So where might this leave the UK? I think we must accept that what happens on the Continent is beyond our control. Our interest is that our trading partners should be successful. For physical trade, Germany remains our second largest export market after the US, with France number three and the Netherlands four. We have a large deficit with Europe as a whole. But for exports of services, Europe is much less important. Indeed, the latest figures show we are close to a current account balance, the closest we have been since 1997. So while it is important to us that Europe is successful, it is also in our interest that we should seek to diversify our exports elsewhere, as Germany is doing.
In view of the difficulties southern Europe is facing, maybe the lesson of the past few days is that we need to be as nimble as we possibly can be. My strongest expectation is that the UK will escape another recession, but the recent muddles have undoubtedly increased the dangers ahead.
In better news: the eurozone is only 20 per cent of the world economy
Given that the outcome of the G20 meeting seems to be towards the bottom end of the scale of expectations and that the eurozone will be struggling through the winter, what straws of comfort are around?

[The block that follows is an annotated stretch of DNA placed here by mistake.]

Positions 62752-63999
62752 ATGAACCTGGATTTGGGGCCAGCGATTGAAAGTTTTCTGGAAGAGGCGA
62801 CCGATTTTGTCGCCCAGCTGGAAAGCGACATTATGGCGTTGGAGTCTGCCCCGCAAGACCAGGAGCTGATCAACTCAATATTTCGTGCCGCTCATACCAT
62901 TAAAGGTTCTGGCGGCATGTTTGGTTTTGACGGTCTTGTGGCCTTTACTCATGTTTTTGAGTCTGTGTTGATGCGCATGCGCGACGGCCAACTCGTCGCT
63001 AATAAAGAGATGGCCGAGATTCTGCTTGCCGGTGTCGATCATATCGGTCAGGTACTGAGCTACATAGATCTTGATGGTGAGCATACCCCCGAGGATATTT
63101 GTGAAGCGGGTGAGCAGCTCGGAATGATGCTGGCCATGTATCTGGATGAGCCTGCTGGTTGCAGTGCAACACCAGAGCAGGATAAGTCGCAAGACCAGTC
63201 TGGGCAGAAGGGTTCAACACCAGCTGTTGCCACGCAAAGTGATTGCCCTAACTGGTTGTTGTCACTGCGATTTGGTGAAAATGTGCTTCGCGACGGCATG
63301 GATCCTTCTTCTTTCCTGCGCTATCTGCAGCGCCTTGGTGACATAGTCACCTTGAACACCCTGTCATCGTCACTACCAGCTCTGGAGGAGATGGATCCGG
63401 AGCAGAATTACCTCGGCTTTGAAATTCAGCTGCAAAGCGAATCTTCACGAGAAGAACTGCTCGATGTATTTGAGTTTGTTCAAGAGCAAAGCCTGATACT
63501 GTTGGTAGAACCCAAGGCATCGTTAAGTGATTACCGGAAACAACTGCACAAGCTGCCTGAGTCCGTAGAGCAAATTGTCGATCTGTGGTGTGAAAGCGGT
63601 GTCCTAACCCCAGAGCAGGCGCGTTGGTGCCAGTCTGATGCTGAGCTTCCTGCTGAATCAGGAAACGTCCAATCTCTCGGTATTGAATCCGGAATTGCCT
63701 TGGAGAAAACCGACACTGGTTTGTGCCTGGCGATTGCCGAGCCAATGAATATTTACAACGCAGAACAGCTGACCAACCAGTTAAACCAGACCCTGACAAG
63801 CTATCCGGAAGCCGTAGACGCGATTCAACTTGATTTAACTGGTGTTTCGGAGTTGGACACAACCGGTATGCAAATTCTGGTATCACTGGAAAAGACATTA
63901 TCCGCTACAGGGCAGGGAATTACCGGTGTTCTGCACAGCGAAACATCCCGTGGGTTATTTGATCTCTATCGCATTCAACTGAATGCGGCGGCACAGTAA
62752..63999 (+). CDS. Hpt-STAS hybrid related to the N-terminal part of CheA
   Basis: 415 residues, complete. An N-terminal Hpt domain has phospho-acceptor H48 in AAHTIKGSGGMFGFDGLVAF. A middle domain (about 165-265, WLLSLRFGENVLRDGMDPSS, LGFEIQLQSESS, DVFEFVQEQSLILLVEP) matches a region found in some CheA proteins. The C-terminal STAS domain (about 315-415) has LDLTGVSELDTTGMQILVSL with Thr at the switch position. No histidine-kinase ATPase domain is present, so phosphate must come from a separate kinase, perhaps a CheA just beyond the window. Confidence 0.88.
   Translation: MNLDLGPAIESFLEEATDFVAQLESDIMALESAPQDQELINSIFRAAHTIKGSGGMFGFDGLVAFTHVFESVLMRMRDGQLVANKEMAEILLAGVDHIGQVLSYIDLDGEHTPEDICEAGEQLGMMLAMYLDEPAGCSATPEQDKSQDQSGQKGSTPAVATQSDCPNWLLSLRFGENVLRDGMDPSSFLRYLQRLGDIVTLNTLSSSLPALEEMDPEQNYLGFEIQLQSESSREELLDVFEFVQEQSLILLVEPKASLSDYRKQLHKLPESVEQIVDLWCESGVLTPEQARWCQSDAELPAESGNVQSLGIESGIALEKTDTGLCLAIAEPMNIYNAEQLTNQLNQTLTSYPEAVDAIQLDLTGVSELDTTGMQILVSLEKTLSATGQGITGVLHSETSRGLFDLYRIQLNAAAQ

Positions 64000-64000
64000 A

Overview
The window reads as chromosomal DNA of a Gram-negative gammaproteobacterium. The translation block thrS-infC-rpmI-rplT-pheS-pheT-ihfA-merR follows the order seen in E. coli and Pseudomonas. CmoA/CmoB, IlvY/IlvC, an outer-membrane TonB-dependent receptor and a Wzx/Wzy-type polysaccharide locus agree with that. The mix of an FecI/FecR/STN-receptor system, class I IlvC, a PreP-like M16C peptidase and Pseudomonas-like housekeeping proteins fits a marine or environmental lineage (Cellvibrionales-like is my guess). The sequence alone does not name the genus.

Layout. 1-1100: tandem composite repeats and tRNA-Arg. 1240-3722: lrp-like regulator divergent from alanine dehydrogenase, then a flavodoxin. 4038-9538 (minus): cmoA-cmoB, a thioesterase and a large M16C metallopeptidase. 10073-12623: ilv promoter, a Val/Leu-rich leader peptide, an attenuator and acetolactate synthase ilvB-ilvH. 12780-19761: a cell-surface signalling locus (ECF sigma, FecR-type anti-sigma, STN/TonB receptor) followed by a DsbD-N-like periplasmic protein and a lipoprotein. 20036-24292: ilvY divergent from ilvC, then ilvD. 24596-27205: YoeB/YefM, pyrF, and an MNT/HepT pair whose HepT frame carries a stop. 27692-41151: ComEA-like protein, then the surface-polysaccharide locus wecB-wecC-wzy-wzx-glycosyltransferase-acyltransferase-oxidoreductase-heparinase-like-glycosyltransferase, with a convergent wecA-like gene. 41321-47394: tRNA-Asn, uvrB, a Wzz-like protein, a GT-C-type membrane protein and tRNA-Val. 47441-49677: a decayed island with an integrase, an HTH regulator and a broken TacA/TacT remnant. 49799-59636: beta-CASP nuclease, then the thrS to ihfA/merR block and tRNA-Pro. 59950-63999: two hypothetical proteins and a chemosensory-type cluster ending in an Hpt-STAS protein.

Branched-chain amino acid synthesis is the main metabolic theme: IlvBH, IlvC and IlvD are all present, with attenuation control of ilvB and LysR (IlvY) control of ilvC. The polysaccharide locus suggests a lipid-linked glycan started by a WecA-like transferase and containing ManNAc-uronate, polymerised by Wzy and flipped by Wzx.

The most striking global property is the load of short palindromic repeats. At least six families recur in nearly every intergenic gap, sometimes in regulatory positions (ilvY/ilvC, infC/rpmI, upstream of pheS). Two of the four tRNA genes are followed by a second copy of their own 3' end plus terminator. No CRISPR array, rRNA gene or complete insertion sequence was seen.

Well, there were several bits of news last week that, in other times, would have seemed quite cheering. There were OK numbers on job creation in the US, enough to reduce the unemployment rate slightly to 9 per cent. That is desperately high and the progress is "frustratingly slow" as the Fed chairman, Ben Bernanke, said last week. But it is at least moving in the right direction, with the private sector hiring four workers for every post lost in the public sector.
Here in the UK we had better-than-expected GDP figures, but those are backward-looking numbers. More encouraging were car sales, up 2.6 per cent year-on-year in October. Private sales were down, with the squeeze on real incomes, but business and fleet sales (60 per cent of the total) were well up. I suspect that new and much more efficient vehicles coming on to the market are having an important impact on fleet replacement.
Outside the US and UK, there seems to be rising confidence that China, the world's second largest economy, is getting on top of its inflationary problems and will be ready to ease off the brakes. That may not be great for the developed world as a whole – more demand for oil and raw materials – but it maintains demand in the Asian time zone and is a help to Germany and other exporters outside it. What is fascinating is how China has decoupled from the ailing developed world and seems able to rebalance its economy towards the other emerging economies.
You may say this is not hugely comforting, given what is happening across the Channel. But then the eurozone is only about 20 per cent of the world economy. The 80 per cent matters, too.